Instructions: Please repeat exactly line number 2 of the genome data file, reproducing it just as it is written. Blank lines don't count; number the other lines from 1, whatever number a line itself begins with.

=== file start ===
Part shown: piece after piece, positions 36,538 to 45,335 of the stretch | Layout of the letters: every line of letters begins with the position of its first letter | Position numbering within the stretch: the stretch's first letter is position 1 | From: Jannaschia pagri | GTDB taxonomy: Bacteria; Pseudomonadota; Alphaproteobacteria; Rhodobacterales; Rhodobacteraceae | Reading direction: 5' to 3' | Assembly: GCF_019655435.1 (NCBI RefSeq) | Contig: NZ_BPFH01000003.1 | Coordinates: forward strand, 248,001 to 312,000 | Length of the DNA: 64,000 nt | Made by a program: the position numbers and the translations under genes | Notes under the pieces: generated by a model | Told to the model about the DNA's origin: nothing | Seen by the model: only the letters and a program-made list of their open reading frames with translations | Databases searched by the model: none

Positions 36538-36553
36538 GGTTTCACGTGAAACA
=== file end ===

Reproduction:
Positions 36538-36553